Camp Cooking: Some Lunch Tips

Lunch is often a quick meal because campers are busy with other activities. Here are a few quick tips!

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Some Quick Tips for Lunch While Camping

  • Don’t make camping lunches the night before.
  • Substitutes for a sandwich:  a couple of hard-boiled eggs (with salt & pepper), left-over roast or fried chicken.
  • When boiling eggs, white vinegar added to the boiling water will keep the white part from running out of the cracked shell.
  • Gamey-smelling lunch boxes (or bags) will smell sweet if you place a slice of bread (dampened with vinegar) in the lunch container overnight.

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Today’s Recipe

Food just tastes better while camping!  Maybe it is because camp cooking takes longer and we are ravenous by the time it’s ready!

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Dutch Oven Biscuits 

This is a very simple recipe!  It serves 6 to 10.

Mix Bisquick-type mix according to recipe directions on the box.  DO NOT OVER-STIR THE MIX!

1)  Put the hot coals outside of the fire pit.  Oil a large Dutch oven inside thoroughly.

2)  Set the Dutch oven on the coals to heat for about 10 minutes.

3)  Spoon the mixture into the Dutch oven and cover with the lid.

4)  Shovel hot coals onto the Dutch oven’s lid.  Cook for 20 -30 minutes, depending on how hot the coals are.

5)  After 20 minutes, check the biscuits.  They are ready when they are lightly browned.

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‘Secret Lake – used by permission of Vantage Point Graphics

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This blog is a companion to my website:  GreatGhilliesAndGraphics.com

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Published in: on July 13, 2011 at 12:01 am  Comments (2)  
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Camp Cooking: Breakfast Cooking Tips

Outdoor cooking can be a challenge! Here are a few tips.

These tips are tried-and-true … hope they help you!

Pancakes

  • Making pancakes?  Rub the griddle with cut potatoes instead of grease.  There will be no odor after cooking.
  • Turn the pancakes when the bubbles (in the batter) start to break or pop.
  • Using an aluminum griddle for your hotcakes?  Don’t use grease on your griddle, add melted shortening or oil to the batter.  Use fine steel wool to polish your griddle.
  • Serve pancakes and eggs immediately, do not stack and hold them on the griddle.
  • Cook bacon in a baking pan in the oven.

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 Today’s Recipe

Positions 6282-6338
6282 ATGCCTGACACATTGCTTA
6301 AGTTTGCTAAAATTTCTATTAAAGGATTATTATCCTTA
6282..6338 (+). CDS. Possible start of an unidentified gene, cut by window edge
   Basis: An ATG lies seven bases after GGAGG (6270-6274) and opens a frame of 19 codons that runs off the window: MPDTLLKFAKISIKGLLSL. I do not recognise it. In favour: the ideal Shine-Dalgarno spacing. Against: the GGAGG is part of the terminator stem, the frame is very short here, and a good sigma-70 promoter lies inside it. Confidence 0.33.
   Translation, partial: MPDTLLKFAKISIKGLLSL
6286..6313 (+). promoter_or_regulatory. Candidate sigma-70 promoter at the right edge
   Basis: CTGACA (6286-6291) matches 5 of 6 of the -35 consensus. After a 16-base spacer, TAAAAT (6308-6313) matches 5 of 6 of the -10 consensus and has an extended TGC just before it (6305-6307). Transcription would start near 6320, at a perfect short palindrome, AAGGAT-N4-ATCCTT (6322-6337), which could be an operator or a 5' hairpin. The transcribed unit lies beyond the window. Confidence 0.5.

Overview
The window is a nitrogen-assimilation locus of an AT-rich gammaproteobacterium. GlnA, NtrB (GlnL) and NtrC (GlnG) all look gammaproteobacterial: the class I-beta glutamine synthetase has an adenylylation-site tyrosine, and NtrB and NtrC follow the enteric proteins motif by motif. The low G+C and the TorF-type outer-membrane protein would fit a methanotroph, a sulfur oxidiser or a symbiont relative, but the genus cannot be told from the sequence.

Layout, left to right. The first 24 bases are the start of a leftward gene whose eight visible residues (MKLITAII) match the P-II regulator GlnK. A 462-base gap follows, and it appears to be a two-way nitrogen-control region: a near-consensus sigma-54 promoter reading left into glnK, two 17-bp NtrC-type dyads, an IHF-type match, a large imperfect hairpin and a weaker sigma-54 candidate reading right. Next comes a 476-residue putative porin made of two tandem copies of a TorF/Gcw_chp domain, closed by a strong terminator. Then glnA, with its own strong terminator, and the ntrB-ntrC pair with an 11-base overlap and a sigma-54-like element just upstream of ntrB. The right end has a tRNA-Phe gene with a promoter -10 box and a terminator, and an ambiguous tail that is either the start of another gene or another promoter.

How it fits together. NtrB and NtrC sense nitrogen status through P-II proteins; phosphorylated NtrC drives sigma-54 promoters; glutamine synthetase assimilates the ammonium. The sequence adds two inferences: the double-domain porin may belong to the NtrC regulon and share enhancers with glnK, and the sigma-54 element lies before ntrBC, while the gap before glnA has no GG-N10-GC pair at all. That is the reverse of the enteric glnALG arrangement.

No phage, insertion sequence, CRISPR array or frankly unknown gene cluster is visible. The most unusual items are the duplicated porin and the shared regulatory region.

This recipe is for breakfast, lunch or a trail snack.  They are nutritious and very tasty.  Bake some to take on your next outing.

Hunter’s Take-Along Biscuits

Pre-heat oven to 425 degrees.

2/3 cup water

2 and 1/4 cups complete pancake or baking mix (Bisquick-type)

1 cup rolled oats, uncooked

1/4 cup margarine or butter

1/4 cup sugar

1 teaspoon cinnamon

1/2 cup chopped nuts:  walnuts or pecans

1/2 cup raisins

Mix all dry ingredients together (pancake mix, oats, sugar, cinnamon, nuts, raisins) completely.

Add liquid ingredients together (water, butter or margarine) and add to dry mixture.

Continue mixing until everything is well-moistened.

Drop by heaping tablespoonfuls on greased cookie sheet.  Bake for 12 to 14 minutes, or until light golden brown.

Makes about 12 delicious biscuits. 

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‘Evening Call’ is used by permission of Vantage Point Graphics

This blog is a companion to my website:  GreatGhilliesAndGraphics.com

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Published in: on July 6, 2011 at 12:02 am  Comments Off on Camp Cooking: Breakfast Cooking Tips  
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Camping: Choosing a Great Campsite!

Factors to Consider

Choosing a great campsite isn’t as easy as it sounds.  Various factors are important to your choice.

  • The season,
  • The weather,
  • The wind direction and strength,
  • What amenities are available in the area you want to use?
  • What do you want to do while camping?  (hiking, fishing, geocaching, exploring, etc.)

Prepare for Unwelcome Visitors!

Taking Stock of the Situation

High on everyone’s list is choosing a scenic spot.  However, high winds and/or damp weather will be more important factors in choosing a site.